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Push to remove Racism Not Welcome signs in Woollahra fails

A Racism Not Welcome sign at Addison Road Community Organisation. Earlier this week, a motion to remove the signs in Woollahra was defeated. Photo: Addison Road Community Organisation.

By PATRICK MCKENZIE

Twelve ‘Racism Not Welcome’ signs in the Woollahra area will remain, after a motion in a council meeting to remove them was narrowly defeated on Monday night.

The motion was put forward by Liberal councillors Toni Zeltzer, Peter Cavanagh and Mary-Lou Jarvis, who wrote in the motion that the area “has had no reported racist incidents that would justify these signs in our streets”. 

“The signs do not properly represent our community … on streets where these signs have been erected, locals have been made to feel like racists,” the motion continues.

During a four-hour council meeting, the motion failed 8-7 as councillors decided that the signs would remain.

Residents First councillor Luise Elsing, who has sat on Woollahra Council since 2012 and who first moved the motion to introduce the signs said that “racism exists in Woollahra”. 

“All of us need to stand up against racism and the Racism Not Welcome signage is one way Woollahra Council can support their residents,” she told SBS News.

Speaking to the motion on Monday, Cr Jarvis said that the introduction of the signs was “another example of wokeism which I understand was copied from a Sydney inner-city council”.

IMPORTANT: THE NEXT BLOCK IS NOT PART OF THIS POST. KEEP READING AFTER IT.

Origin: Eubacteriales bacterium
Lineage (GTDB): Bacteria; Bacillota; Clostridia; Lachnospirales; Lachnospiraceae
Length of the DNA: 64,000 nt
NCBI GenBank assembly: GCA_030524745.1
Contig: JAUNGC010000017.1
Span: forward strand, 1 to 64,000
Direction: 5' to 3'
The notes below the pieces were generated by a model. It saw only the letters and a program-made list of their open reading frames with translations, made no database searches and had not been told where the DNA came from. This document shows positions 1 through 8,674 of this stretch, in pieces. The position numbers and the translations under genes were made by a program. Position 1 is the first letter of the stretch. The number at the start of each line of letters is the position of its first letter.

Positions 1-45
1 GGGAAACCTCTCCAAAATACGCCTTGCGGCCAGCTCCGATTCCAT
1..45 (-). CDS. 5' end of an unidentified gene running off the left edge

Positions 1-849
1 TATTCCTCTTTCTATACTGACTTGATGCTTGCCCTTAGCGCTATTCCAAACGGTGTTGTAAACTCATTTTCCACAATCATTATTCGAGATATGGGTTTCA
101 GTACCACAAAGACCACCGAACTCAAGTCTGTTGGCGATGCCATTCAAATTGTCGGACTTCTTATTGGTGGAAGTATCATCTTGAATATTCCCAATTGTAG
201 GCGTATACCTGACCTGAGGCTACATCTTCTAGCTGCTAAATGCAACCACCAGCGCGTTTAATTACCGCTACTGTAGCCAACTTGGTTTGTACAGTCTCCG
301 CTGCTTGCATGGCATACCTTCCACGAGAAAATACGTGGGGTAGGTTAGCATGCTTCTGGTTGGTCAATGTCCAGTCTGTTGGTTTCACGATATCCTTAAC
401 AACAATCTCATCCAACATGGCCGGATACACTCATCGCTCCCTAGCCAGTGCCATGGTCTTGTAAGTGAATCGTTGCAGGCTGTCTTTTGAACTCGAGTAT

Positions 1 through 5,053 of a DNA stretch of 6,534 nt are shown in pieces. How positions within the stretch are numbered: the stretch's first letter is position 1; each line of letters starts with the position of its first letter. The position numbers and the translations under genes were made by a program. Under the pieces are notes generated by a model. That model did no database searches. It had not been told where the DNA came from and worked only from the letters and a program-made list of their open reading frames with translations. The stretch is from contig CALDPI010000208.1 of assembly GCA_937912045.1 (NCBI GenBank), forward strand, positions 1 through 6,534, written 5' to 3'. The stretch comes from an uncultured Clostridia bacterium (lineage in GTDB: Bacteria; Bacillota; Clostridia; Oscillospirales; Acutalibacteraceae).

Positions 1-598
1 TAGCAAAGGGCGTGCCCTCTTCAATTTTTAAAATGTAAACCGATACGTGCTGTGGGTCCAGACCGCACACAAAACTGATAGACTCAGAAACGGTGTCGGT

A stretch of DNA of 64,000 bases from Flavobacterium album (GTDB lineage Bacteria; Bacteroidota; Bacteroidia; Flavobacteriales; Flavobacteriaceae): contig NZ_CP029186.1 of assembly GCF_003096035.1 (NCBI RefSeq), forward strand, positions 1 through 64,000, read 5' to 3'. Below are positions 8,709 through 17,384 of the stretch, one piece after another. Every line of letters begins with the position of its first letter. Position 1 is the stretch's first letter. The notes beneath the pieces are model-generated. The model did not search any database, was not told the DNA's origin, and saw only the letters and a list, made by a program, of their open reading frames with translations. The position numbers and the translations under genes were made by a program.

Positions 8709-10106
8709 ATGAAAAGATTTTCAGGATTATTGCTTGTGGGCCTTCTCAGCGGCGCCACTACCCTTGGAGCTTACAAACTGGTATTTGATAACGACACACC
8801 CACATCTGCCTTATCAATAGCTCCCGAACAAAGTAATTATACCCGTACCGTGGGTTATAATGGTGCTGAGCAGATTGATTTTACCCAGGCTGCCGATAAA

“Rather than make everyone feel good about themselves it has created angst in our community,” she said.

The Racism Not Welcome street sign campaign was adopted in Woollahra last year and was launched by Inner West Council as part of a program with the Inner West Multicultural Network and Addison Road Community Organisation in 2020, following an increase in racist attacks throughout the community. 

On Sunday, ahead of the meeting, Inner West Council Mayor Darcy Byrne spoke out against the motion on social media.

“Liberals in the eastern suburbs are moving to have these signs removed, as they say they find them offensive. This campaign started in the Inner West, not as an accusation, but as an expression of commitment to ending discrimination. The signs are here to stay on our streets,” he said.

Greens councillor Nicola Grieve, who was pleased that the signs would remain in place, called the motion “embarrassing” and had brought “Woollahra into disrepute”. In the defeated motion, it was said that the signs gave a “false impression that Woollahra locals are racist, while there has been no evidence presented to that effect”.

Woollahra leadership 

The motion was tabled in Woollahra Council’s first ordinary meeting of 2022, following an extraordinary meeting in January where Crs Susan Wynne and Isabelle Shapiro were respectively voted to the positions of mayor and deputy mayor.

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